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• Ever since it started raining, all my wife has done is look through the window. If it gets any worse, I'll have to let her in. ...ouch!     🙂 🤛
• The timing period has to be exact, whatever you decide on.  That is the entire basis of the concept.  Basing it on scan time is not sufficient. This is why it uses the interrupt in Vision, as it is exact and interrupts the scan, if necessary, at the exact time interval. Someone else can perhaps comment on your logic, as I don't use Unistream.  But your deviation observations match what will happen with the basic timing error, as it will increase proportionally the quicker the shaft spins. cheers, Aus
• Hello Flex, Thanx fot the quick answer. MB146, end of the day desperate try to change something... The program is attached. Steinemann070820 - V001.2.vlp
• I did something similar in Unilogic but I am not getting accurate results.  Attached is the program itself. On the first rung I am stacking up an MI that I am assuming   its increasing at a rate of 1ms based on the scanning time. On the second rung my proximity pulse clrears the first MI and stores its value to a second MI. Then I am converting my stacked up MI into milliseconds to get the period and converting them to seconds for the final RPM calculation. (RPM = 60/T) My test rig is a motor at steady speed rotating a shaft that I get proximity pulses from. Testing with various instruments I know I have 31 rpms but my program outputs 40 rpm. And I also noticed that at higher speeds the deviation is larger whereas at lower speeds the deviation is smaller.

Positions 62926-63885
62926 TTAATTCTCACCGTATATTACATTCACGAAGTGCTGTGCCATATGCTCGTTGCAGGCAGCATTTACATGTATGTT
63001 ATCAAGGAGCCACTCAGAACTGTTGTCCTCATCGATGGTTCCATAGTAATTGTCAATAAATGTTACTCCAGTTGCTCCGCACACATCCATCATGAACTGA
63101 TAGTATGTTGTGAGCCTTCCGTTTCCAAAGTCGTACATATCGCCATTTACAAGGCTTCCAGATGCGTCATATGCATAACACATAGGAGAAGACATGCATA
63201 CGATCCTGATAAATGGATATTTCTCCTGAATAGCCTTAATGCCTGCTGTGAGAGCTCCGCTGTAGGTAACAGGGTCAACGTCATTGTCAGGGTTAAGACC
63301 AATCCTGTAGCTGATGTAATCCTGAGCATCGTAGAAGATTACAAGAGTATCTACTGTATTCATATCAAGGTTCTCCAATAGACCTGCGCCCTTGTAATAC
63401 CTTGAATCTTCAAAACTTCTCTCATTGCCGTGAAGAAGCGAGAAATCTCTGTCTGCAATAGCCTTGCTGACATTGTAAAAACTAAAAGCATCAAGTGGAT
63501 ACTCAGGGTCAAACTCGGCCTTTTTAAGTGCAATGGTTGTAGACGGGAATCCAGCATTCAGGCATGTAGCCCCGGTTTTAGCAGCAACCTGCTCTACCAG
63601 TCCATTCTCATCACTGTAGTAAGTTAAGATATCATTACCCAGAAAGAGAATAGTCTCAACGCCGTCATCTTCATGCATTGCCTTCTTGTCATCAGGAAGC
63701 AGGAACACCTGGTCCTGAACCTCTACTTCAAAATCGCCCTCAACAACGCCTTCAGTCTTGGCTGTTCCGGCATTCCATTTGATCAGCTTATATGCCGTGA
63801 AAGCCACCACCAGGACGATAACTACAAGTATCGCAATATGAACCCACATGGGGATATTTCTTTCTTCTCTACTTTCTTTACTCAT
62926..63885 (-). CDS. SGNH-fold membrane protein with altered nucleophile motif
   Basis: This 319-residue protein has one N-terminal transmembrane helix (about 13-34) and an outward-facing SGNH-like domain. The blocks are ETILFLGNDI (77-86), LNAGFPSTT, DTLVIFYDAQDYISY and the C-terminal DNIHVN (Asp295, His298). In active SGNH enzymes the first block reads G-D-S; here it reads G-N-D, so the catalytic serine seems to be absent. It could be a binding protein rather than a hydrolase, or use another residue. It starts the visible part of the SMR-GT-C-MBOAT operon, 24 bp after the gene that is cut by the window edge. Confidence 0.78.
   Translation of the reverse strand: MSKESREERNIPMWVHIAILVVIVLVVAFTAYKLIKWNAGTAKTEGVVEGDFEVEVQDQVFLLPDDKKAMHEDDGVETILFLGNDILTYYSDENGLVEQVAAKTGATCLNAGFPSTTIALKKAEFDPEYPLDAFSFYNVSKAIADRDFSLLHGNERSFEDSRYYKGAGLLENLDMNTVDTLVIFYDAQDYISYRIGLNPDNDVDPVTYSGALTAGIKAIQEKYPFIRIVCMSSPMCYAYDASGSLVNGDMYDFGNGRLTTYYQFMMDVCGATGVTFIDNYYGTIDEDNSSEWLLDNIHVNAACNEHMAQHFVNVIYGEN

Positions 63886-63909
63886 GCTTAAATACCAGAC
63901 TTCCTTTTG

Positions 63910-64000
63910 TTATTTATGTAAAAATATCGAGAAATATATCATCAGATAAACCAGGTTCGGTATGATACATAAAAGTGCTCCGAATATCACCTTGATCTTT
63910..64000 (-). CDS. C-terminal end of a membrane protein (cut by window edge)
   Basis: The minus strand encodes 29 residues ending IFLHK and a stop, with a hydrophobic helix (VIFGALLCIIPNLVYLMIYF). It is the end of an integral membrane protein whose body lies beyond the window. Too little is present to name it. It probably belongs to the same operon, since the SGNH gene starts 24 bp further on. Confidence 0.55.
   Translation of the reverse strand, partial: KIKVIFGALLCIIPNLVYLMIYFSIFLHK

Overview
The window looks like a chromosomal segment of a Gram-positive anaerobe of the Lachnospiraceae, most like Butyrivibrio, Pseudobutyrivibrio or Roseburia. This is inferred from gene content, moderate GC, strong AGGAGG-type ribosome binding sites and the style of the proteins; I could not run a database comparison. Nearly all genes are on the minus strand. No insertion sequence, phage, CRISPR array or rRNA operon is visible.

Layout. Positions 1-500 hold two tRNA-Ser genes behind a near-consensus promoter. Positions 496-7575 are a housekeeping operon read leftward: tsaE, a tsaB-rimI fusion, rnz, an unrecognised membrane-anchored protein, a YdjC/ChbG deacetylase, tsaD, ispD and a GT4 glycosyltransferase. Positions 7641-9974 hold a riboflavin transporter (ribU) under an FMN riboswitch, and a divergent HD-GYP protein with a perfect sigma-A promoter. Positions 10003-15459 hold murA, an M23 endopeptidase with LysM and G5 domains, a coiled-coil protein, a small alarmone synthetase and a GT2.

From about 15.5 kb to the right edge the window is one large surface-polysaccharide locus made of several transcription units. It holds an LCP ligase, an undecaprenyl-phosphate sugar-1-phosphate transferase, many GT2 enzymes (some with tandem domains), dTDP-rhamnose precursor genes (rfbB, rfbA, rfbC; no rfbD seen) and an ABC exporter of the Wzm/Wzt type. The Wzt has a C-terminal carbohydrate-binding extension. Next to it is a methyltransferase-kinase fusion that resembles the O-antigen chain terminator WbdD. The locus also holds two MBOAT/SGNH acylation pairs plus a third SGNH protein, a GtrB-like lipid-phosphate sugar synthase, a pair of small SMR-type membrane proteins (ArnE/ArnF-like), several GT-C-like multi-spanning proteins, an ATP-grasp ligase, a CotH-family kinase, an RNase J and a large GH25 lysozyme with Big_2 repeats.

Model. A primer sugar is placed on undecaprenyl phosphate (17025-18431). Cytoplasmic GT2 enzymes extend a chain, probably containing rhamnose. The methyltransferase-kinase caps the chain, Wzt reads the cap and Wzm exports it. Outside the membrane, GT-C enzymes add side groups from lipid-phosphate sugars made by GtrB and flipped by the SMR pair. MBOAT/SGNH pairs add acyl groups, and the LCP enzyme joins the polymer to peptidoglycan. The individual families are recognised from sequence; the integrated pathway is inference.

• Not necessarily.  That was just to cater for the slower interrupt on older Visions.  Enhanced ones can also do 1.25ms.  The principle is what I was showing you.  The smaller the time the better, you just tailor your maths to suit.  But at something doing a maximum of only 120rpm you don't need to be going overboard. cheers, Aus

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